When I used to travel (in past tense, because it is not possible for the time being), I always liked to go to markets and supermarkets to see the chicken and egg products and their packaging in different countries. I have made a modest collection of photos furtively taken with my cell phone in supermarkets, which more than once have been used on this website as illustrations. It is surprising to see the materials used, printed information, graphic design, and photography, as well as type of packaging It is also interesting to see the imitations of the American model, so far from the Latin American idiosyncrasy.
I was reading the other day about the difference in milk, which in the United Kingdom is sold mostly fresh in transparent plastic containers, while in Spain it is sold ultra-pasteurized in cartons. This is because 50 years ago, milk distribution was better in the U.K. than in Spain, forcing the later to process and pack for long-lasting periods. And the habit stayed.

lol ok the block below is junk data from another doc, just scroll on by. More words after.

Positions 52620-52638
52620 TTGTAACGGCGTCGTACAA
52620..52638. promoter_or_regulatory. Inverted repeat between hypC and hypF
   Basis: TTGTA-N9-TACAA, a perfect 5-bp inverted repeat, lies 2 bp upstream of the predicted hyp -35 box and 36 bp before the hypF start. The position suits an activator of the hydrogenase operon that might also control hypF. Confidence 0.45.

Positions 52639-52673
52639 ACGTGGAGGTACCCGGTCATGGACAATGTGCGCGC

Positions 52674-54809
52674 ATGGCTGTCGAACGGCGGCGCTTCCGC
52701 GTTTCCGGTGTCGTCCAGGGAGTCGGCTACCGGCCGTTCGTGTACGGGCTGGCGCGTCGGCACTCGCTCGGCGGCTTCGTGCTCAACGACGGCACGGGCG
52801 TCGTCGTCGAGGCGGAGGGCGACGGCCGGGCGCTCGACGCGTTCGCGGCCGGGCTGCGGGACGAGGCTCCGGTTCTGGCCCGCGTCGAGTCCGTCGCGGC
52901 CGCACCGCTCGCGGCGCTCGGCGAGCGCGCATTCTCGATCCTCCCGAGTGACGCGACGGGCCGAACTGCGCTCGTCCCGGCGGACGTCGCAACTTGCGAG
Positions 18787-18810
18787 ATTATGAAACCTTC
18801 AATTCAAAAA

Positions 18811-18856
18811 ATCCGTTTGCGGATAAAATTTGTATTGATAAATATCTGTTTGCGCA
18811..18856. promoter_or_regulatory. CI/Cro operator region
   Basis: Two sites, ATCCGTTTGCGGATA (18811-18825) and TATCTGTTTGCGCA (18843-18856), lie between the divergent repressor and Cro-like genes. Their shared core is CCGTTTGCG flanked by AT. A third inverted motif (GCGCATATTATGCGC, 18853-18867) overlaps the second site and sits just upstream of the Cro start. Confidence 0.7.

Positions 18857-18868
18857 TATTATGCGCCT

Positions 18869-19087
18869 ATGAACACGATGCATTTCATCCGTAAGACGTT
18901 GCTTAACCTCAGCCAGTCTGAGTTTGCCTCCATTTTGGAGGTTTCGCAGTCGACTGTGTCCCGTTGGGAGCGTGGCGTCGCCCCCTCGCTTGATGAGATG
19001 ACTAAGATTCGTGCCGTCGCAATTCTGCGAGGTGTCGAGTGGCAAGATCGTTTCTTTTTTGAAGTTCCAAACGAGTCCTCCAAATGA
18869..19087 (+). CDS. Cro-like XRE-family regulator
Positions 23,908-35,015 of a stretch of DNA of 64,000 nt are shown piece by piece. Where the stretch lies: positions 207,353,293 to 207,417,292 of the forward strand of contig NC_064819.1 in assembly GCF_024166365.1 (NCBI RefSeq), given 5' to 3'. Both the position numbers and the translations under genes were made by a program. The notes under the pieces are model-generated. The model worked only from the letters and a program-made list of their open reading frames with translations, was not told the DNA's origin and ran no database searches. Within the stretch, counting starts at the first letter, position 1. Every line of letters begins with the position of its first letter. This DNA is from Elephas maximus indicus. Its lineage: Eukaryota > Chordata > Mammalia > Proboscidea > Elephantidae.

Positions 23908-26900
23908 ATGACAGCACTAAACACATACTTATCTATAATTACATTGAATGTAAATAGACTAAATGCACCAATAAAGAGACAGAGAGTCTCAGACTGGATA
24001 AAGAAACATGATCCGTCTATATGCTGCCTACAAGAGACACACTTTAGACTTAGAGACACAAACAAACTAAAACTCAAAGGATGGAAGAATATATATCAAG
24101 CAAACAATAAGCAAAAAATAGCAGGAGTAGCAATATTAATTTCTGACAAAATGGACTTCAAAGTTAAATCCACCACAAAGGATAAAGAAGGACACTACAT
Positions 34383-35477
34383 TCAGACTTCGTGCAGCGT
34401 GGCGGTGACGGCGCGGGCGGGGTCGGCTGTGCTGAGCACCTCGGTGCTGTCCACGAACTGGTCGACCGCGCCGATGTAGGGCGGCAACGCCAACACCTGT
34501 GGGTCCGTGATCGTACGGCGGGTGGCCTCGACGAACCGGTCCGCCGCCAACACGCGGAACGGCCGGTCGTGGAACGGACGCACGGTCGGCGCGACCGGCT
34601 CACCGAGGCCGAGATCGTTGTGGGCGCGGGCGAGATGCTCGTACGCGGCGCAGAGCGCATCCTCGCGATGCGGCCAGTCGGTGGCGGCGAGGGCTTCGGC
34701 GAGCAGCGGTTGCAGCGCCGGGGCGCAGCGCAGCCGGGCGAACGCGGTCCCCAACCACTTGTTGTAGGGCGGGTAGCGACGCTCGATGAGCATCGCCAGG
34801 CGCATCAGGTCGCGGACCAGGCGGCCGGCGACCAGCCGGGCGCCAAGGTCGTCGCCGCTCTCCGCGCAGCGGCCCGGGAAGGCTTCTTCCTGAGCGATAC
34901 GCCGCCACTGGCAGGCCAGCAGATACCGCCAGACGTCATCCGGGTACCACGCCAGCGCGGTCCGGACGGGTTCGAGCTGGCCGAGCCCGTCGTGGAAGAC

In this way, the consumer acquires habits, which then remain. I was thinking about how eggs sold by the kilo are so deeply rooted in many countries, rather than in packaging per dozen, a model that is more common in supermarkets.
Consider chicken, which in several countries of Latin America continues to be sold live or fresh, hopefully surrounded by ice (not frozen), as in Mexico. Many people consume it without even knowing the brand or origin, and therefore there is zero traceability.
That image of eating fresh chicken, just slaughtered or that you can see arriving in ice, without packaging, has remained in many Latin American countries as a sign of that: fresh chicken. Besides the fact that people prefer it this way, it is certainly cheaper, as there is no cost of processing and packaging. It is not value-added.
The small part that is sold in packaging, either under the brand of the producer or processor, or from the supermarket itself, remains for the strata with the greatest purchasing power of the Latin American society. And the way things are going, I see no changes.
It will be interesting to see what it will be in the medium or long term, especially if we are talking about hygiene. Otherwise, it will remain the same as long as the economic situation does not change.
What do you think?